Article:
- Scotland votes against independence by clear majority
- 1.6 million votes, 45% of turnout vote Yes, including Glasgow and Dundee
- GBPUSD hit 1.6525 during Asian trading – still up 0.38% at 1.6459 (06:08 GMT)
By Martin O'Rourke
It's official – Scotland has voted and the result is clearly in favour of staying in the United Kingdom by a clear majority of 55% to 45%.
Chairman of Saxo Bank Capital Markets Nick Beecroft said: "I'd now expect sterling to flourish, especially against the euro, given the UK's starkly superior economic performance and the fact that the Bank of England is now likely to tighten before Christmas, whereas the European Central Bank has embarked upon a deliberate attempt to weaken the Euro, and will shortly begin 'printing money'.
"Because the market was waiting for the referendum result, the wider market moves we have seen over the last few weeks have been somewhat attenuated. I 'd now expect full market sentiment to assert itself, with GBP and USD rallying further against euro and yen, equities higher as the sea of printed money increases on ECB actions, and USD rates higher, via a steeper curve, as it became clear the Fed is turning towards removal of accommodation.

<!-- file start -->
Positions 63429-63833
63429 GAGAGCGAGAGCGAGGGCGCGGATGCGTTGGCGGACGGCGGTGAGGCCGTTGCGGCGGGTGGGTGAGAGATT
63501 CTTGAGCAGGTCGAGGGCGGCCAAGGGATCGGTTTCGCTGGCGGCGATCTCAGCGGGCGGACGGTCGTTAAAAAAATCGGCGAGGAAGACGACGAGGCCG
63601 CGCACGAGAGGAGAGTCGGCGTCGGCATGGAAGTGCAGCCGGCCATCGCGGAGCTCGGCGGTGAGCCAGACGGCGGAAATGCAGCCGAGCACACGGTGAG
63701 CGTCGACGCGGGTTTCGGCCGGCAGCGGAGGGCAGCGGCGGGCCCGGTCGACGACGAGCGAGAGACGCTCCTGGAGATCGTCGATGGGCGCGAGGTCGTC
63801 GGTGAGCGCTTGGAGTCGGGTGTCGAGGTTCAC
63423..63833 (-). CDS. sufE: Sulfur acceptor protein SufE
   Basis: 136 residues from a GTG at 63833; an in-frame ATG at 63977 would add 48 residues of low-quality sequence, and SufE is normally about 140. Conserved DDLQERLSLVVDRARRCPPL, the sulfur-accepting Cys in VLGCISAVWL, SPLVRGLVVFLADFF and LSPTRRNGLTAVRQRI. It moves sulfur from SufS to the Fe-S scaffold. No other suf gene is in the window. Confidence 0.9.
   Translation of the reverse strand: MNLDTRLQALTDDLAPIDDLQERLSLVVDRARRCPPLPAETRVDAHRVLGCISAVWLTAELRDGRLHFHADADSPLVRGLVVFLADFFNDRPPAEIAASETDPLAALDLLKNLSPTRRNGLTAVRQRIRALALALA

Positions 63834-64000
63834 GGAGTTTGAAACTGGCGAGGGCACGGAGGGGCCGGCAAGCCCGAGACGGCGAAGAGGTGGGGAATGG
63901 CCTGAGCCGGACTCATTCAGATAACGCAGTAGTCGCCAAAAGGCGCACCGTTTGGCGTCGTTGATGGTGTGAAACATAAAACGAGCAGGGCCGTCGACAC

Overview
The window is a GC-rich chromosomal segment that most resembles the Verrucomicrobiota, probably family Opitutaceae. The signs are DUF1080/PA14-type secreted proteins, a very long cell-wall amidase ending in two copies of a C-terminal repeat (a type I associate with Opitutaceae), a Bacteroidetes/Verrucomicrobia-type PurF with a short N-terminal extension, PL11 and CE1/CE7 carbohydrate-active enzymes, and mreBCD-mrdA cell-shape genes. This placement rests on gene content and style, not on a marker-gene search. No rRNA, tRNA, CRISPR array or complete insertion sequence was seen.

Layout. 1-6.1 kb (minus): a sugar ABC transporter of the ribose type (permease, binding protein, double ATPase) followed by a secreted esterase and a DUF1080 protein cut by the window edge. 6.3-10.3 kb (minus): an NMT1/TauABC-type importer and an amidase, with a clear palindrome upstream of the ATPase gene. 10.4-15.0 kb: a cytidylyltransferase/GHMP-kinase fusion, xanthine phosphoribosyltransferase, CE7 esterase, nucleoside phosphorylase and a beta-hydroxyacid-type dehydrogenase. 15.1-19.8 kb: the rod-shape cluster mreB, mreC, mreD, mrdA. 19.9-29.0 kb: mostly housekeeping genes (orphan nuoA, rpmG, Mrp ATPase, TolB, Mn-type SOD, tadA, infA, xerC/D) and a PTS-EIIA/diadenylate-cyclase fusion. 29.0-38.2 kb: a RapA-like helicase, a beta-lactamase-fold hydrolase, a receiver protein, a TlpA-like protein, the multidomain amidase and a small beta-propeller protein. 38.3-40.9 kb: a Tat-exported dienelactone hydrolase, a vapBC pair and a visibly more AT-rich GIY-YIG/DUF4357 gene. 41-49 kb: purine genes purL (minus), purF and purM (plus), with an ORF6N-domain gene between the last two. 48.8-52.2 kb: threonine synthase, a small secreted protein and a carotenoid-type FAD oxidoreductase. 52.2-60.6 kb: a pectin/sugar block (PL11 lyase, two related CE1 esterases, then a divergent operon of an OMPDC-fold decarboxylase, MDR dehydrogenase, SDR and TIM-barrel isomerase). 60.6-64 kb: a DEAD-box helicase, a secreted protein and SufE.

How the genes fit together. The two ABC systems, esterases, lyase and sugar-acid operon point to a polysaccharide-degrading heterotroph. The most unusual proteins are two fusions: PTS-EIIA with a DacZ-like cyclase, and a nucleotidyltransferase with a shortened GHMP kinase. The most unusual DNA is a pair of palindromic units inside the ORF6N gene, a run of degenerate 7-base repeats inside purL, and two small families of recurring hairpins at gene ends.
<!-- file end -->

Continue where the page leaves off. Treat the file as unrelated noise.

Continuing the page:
"As I expected, there was a high turnout and specifically a high turnout of over 60’s, who were always fervent ‘No's,
" he added.
"In the end, [they] voted with their ‘heads', rather than their ‘hearts', i.e. although the atmosphere of nationalist fervour led them to tell pollsters they’d vote ‘Yes’, a hard look at the facts actually meant the cross went down next to ‘No’. (As was the case in Quebec in 1995)," said Beecroft.
"There was also a 'fashionability' factor that drove people to say they’d vote ‘Yes’, just as it drives some to say they’ll vote for UKIP in UK elections, whereas they’ll actually vote Conservative, and there are those who are embarrassed to say they’ll vote Conservative, saying they’ll vote for more left-wing parties, but actually they vote Conservative.
"As the vote approached people became much more aware that ‘Yes’ might win, so apathetic ‘No’s’ came out of the undergrowth, as did ‘Don’t knows’."
UK prime minister David Cameron will welcome the Scottish No vote and the
likely boost for GBP after a shaky fortnight. Photo: Thinkstock